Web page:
5. 22 Jul 2010

    Bisphenol A (BPA) is extensively used in the synthesis of plastics and resins, implying a widespread consumer exposure through various products coming in contact with food, such as baby bottles or food cans. Despite several risk assessment studies performed over the last ten years by different regulatory bodies worldwide, there is so far no agreement about the impact of BPA on human health. The review report "Bisphenol A and baby bottles: challenges and perspectives", published by the JRC Institute for Health and Consumer Protection (IHCP), provides an overview of the issues at the base of the on-going debate and highlights some areas of uncertainty, which may be the subject of future investigations.

  6. 6 Oct 2010

    The JRC Institute for Health and Consumer Protection (IHCP) and the National Centre for Computational Toxicology (NCCT) of the United States Environmental Protection Agency have signed an agreement to facilitate exchange of research materials and results useful for the development of integrated methods for predicting chemical toxicity.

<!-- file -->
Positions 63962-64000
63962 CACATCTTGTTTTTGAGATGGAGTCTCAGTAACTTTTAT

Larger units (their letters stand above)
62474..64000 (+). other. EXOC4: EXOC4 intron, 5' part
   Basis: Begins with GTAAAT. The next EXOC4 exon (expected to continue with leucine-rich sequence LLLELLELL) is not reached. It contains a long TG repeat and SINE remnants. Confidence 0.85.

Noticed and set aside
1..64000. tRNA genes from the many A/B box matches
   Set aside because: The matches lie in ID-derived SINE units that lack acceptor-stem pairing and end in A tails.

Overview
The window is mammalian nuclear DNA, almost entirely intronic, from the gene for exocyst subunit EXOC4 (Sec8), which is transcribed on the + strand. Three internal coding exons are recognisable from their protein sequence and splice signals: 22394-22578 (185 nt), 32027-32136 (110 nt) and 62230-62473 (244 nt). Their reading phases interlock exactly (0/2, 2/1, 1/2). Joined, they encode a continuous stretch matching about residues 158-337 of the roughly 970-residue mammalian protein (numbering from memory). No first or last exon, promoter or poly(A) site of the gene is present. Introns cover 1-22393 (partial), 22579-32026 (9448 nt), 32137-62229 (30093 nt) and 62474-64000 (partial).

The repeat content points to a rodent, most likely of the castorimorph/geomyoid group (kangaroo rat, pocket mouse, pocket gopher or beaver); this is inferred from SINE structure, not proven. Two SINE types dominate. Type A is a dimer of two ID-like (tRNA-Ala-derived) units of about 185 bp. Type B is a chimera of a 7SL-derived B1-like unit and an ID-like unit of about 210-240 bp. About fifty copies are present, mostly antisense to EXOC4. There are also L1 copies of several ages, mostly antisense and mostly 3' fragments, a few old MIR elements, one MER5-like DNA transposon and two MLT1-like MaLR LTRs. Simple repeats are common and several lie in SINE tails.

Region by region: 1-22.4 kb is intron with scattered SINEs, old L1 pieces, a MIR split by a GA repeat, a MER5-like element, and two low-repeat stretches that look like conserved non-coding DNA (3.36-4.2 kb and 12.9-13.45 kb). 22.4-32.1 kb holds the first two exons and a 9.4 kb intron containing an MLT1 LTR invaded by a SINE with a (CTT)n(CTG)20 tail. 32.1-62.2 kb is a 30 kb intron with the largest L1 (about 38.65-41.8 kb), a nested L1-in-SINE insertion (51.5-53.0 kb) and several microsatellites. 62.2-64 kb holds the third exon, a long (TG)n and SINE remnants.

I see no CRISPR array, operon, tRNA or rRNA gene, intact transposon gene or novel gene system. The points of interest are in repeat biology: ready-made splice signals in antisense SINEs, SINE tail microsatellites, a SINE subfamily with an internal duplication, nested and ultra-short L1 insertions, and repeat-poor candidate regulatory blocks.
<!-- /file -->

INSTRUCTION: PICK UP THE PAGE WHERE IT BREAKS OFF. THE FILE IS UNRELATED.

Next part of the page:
7. 8 Oct 2010

    On 30 September and 1 October, the JRC Institute for Health and Consumer Protection (IHCP) organised a workshop on the applicability of QSAR (Quantitative Structure-Activity Relationship) models and other non-testing approaches in risk assessment. These theoretical models can be used to predict the physicochemical, biological and environmental fate properties of molecules. The careful use of such approaches can reduce and focus experimental efforts, and in particular reduce the need for animal experimentation.